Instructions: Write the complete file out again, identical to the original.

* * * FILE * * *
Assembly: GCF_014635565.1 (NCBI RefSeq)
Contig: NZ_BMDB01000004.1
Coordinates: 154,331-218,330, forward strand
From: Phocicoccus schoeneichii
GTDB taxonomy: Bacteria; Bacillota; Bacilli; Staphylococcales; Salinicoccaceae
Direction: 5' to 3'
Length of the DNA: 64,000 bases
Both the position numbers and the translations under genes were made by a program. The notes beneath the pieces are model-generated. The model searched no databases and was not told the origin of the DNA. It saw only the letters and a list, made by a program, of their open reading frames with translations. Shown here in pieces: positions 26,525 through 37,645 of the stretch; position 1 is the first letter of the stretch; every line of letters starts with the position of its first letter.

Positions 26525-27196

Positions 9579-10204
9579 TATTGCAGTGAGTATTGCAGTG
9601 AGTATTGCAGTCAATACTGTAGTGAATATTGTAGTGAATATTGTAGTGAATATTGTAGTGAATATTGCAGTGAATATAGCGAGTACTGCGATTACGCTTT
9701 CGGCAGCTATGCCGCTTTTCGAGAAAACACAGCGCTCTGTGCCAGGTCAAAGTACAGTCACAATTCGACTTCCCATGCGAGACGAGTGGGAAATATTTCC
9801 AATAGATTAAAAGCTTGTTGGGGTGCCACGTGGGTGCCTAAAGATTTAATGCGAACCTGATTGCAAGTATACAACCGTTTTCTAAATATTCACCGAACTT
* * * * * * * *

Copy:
Assembly: GCF_014635565.1 (NCBI RefSeq)
Contig: NZ_BMDB01000004.1
Coordinates: 154,331-218,330, forward strand
From: Phocicoccus schoeneichii
GTDB taxonomy: Bacteria; Bacillota; Bacilli; Staphylococcales; Salinicoccaceae
Direction: 5' to 3'
Length of the DNA: 64,000 bases
Both the position numbers and the translations under genes were made by a program. The notes beneath the pieces are model-generated. The model searched no databases and was not told the origin of the DNA. It saw only the letters and a list, made by a program, of their open reading frames with translations. Shown here in pieces: positions 26,525 through 37,645 of the stretch; position 1 is the first letter of the stretch; every line of letters starts with the position of its first letter.

Positions 26525-27196

Positions 9579-10204
9579 TATTGCAGTGAGTATTGCAGTG
9601 AGTATTGCAGTCAATACTGTAGTGAATATTGTAGTGAATATTGTAGTGAATATTGTAGTGAATATTGCAGTGAATATAGCGAGTACTGCGATTACGCTTT
9701 CGGCAGCTATGCCGCTTTTCGAGAAAACACAGCGCTCTGTGCCAGGTCAAAGTACAGTCACAATTCGACTTCCCATGCGAGACGAGTGGGAAATATTTCC
9801 AATAGATTAAAAGCTTGTTGGGGTGCCACGTGGGTGCCTAAAGATTTAATGCGAACCTGATTGCAAGTATACAACCGTTTTCTAAATATTCACCGAACTT